Sherbet is a Turkish drink made from fruit juices, sugar, and water or ice. In some parts of the world, the word is used to refer to a frozen dessert similar to ice cream, and is sometimes spelled "sherbert." In much of the Arab world, however, the term means only one thing: a cooling drink frequently served in a culture which frowns upon alcohol consumption. Indeed, the root of the word is sharbat, the Arabic word for “drink.”
The base of sherbet is a distilled fruit juice, made by pressing fresh fruit to create juice and then cooking the juice down into a syrup. This makes fruit flavors readily accessible year round, and also affordable for members of the lower classes who could not otherwise purchase fresh fruit out of season. Common flavors used in the syrup include oranges, lemons, pomegranates, tamarinds, cherries, and sometimes flowers such as roses. The syrup is mixed with sugar or honey and water to make a basic sherbet, or blended with fresh ice.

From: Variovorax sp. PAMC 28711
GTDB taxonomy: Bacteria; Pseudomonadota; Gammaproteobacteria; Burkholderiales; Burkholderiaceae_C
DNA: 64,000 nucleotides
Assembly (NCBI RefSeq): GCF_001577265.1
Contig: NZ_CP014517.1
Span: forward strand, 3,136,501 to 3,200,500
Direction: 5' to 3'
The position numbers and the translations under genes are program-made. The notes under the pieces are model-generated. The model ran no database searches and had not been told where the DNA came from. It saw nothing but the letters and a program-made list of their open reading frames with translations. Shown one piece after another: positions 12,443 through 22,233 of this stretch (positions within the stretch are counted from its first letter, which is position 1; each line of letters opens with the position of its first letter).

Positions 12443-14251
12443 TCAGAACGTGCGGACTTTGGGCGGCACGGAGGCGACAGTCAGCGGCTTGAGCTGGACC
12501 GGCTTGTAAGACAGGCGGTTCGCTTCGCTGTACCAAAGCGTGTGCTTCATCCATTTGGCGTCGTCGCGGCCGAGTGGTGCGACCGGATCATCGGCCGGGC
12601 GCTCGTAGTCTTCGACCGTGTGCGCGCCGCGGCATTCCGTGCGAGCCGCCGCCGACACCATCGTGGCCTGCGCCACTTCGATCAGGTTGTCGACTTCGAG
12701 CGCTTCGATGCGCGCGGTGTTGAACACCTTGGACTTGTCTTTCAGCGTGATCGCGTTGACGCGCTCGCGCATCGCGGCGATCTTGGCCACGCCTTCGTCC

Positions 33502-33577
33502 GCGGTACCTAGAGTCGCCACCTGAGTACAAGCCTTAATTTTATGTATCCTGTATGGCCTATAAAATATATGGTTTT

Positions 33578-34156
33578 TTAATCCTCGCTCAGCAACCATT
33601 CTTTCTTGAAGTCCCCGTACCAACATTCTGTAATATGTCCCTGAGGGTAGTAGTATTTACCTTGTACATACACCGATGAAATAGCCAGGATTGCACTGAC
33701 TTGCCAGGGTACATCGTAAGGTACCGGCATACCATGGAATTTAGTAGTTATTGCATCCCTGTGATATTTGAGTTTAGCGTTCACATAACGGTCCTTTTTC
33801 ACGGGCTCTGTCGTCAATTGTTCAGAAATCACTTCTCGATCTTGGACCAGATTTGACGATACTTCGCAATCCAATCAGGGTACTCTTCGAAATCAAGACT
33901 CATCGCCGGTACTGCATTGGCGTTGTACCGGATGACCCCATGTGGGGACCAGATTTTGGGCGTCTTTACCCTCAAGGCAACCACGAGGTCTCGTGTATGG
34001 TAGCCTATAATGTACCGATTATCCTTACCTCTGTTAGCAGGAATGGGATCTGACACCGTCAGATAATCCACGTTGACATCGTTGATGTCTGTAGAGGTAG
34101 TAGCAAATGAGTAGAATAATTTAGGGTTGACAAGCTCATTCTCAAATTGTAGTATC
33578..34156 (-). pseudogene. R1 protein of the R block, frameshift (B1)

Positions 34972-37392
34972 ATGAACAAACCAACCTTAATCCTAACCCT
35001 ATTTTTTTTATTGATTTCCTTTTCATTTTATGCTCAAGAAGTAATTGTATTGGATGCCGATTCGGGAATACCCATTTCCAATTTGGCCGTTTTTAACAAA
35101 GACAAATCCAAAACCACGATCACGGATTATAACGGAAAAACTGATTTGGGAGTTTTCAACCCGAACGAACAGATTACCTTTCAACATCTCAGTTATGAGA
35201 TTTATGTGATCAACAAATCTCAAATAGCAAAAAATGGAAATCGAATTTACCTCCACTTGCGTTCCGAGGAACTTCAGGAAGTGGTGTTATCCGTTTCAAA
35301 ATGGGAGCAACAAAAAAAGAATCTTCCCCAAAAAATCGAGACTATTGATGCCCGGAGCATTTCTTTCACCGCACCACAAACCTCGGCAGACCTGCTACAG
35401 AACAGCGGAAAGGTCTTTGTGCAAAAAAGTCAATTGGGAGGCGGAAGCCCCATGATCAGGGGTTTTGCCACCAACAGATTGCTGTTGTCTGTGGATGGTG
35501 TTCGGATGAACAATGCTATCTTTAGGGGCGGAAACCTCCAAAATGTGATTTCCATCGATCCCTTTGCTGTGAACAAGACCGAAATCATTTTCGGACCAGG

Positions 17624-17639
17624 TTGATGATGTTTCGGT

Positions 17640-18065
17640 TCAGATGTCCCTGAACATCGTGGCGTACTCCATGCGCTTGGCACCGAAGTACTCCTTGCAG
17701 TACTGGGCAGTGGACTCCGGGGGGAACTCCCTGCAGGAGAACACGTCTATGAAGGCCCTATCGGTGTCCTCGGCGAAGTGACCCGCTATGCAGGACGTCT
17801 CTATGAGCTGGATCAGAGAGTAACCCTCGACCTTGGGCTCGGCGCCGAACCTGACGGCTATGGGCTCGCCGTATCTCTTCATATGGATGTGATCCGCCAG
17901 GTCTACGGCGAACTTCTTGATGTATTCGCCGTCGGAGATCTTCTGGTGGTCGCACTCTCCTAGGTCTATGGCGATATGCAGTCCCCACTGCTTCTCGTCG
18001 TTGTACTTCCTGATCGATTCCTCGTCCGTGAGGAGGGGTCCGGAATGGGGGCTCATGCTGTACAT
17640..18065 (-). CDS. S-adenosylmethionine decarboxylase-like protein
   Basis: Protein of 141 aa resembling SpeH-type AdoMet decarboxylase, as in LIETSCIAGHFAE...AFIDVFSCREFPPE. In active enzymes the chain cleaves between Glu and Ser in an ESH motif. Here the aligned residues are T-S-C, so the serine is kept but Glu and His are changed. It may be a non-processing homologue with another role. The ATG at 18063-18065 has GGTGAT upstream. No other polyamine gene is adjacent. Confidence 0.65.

Sherbet has been drunk in the Middle East for centuries. Originally, only members of the elite could have afforded to make it with ice or snow. Others drank it as a blended water drink. Advances in refrigeration technology have made ice-cooled sherbet available for more of the population in the modern era. In addition to being served around the home, the drink is also associated with hospitality and important events. At the signing of a wedding contract, for example, many families serve it to seal the deal. It is also served to guests at Ramadan who arrive after the daily fast has been broken.
Often, sherbet includes garnishes such as rose petals or mint, and is served in a variety of glasses. Many early visitors to the Middle East commented on the refreshing and light drink, some of them even suggesting that it must be a crucial component of paradise. In the often extremely dry heat of the Middle East, it is unsurprising that the drink was popular with visitors. These guests later brought the concept to Europe, where it was incorporated into beverages like Italian soda, the Western drink which probably most closely approximates sherbet.
In some Middle Eastern countries, the word also means “sweet,” because of the sugar mixed in with the fruit juices to make this drink. Well behaved children are sometimes said to be filled with sherbet, and asking for a drink sharbaat will result in a heavily sweetened drink in some countries.